The founder of the OpenBSD project said he believes a firm was “probably contracted” by the government to write backdoors in the OpenBSD Cryptographic Framework (OCF).
The statement was made Dec. 21 by OpenBSD founder Theo de Raadt on the project’s mailing list in response to the ongoing discussion about allegations aired in an e-mail to de Raadt from former NetSec CTO Gregory Perry. In the e-mail, Perry claimed that roughly a decade ago, the FBI had developers plant backdoors and side-channel key leaks in OCF.
“I believe that NETSEC [sic] was probably contracted to write backdoors as alleged,” de Raadt wrote. “If those were written, I don’t believe they made it into our tree. They might have been deployed as their own product.”
During the past week, some have criticized Perry’s claims, and two people named in his initial e-mail have denied any involvement in the alleged plot. One of them, Jason Wright, noted in a message to the OpenBSD mailing list that the code he touched related “mostly to device drivers to support the framework.”
“I don’t believe I ever touched isakmpd or photurisd (userland key management programs), and I rarely touched the ipsec internals (cryptodev and cryptosoft, yes),” Wright wrote Dec. 15.
Perry, now CEO of GoVirtual Education, told eWEEK in an e-mail Dec. 15 that he stood by his allegations.
“The FBI has been doing this for quite some time now, they have intentionally weakened the United States’ critical infrastructure for purposes of domestic and international surveillance,” Perry wrote. “God only knows what they are up to these days with their newfound legislative powers.”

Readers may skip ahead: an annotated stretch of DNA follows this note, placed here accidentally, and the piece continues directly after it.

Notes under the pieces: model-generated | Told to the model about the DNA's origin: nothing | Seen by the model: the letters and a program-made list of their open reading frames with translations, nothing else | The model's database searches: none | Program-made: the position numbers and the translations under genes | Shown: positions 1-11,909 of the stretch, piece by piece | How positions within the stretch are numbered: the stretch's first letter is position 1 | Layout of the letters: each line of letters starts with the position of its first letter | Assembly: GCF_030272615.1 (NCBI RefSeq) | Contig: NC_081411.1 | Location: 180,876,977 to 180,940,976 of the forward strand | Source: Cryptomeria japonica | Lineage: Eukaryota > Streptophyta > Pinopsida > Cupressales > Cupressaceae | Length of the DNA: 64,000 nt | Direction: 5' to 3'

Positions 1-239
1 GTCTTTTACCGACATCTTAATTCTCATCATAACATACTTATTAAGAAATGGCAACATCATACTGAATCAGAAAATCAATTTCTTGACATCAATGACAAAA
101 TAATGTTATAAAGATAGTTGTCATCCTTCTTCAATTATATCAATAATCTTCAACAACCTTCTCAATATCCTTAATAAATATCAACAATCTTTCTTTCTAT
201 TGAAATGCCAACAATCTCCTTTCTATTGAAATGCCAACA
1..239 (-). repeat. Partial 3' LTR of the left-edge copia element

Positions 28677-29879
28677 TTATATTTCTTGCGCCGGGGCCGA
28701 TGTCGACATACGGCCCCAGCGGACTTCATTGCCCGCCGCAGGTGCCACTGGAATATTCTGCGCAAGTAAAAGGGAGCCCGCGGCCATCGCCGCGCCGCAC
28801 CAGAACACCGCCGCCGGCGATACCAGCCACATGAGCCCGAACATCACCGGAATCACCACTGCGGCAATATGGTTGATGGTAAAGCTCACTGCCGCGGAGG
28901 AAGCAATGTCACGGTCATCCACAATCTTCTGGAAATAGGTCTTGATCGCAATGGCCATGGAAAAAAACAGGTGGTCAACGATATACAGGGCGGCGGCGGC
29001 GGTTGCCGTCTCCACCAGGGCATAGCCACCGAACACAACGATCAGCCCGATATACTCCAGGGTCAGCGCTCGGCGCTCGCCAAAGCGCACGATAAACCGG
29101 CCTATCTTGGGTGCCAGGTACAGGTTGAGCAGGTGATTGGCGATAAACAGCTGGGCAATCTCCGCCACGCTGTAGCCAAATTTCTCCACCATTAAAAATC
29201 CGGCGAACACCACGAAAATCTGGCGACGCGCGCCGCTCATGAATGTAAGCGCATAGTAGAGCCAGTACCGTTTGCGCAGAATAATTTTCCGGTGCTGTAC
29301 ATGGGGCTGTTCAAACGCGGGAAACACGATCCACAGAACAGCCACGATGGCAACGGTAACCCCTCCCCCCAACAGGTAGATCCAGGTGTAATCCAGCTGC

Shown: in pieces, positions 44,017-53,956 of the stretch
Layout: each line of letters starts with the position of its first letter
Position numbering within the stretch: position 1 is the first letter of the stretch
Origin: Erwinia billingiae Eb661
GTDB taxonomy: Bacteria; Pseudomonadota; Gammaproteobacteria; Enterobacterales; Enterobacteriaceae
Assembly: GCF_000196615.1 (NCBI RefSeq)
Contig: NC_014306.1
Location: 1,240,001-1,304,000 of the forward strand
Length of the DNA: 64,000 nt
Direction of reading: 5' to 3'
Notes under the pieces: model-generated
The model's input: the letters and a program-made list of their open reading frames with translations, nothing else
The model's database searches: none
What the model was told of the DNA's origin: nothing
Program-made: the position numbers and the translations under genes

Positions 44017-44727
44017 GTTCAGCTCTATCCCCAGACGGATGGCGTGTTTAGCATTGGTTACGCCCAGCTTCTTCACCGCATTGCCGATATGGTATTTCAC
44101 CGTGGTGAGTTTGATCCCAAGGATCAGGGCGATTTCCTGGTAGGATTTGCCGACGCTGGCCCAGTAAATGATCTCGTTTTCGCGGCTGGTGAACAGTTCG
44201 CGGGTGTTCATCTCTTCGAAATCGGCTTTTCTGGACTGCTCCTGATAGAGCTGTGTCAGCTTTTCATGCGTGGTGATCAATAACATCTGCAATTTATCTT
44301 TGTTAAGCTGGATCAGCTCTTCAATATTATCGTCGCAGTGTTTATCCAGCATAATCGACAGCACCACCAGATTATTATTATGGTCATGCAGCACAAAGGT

In his e-mail to de Raadt, Perry alleged the FBI “implemented a number of backdoors and side channel key leaking mechanisms into the OCF, for the express purpose of monitoring the site to site VPN encryption system implemented by EOUSA [Executive Office for United States Attorneys], the parent organization to the FBI.”
According to de Raadt, both Wright and developer Angelos Keromytis worked at NetSec, which has since been acquired by Verizon, and wrote code in “many areas we all rely on.”
“After Jason left, Angelos (who had been working on the ipsec stack already for 4 years or so, for he was the ARCHITECT and primary developer of the IPSEC stack) accepted a contract at NETSEC and while travelling around the world) wrote the crypto layer that permits our ipsec stack to hand-off requests to the drivers that Jason worked on,” he wrote. “That crypto layer contained the…insecure idea of half-IV that the US govt was pushing at that time.”
“Soon after his contract was over this was ripped out,” de Raadt continued. “Soon after this the CBC oracle problem became known as well in published papers, and ipsec/crypto moved towards random IV generation (probably not viable before this, since we had lacked a high-quality speedy PRNG… arc4random). I do not believe that either of these two problems, or other problems not yet spotted, are a result of clear malice. So far the issues we are digging up are a function of the time in history.”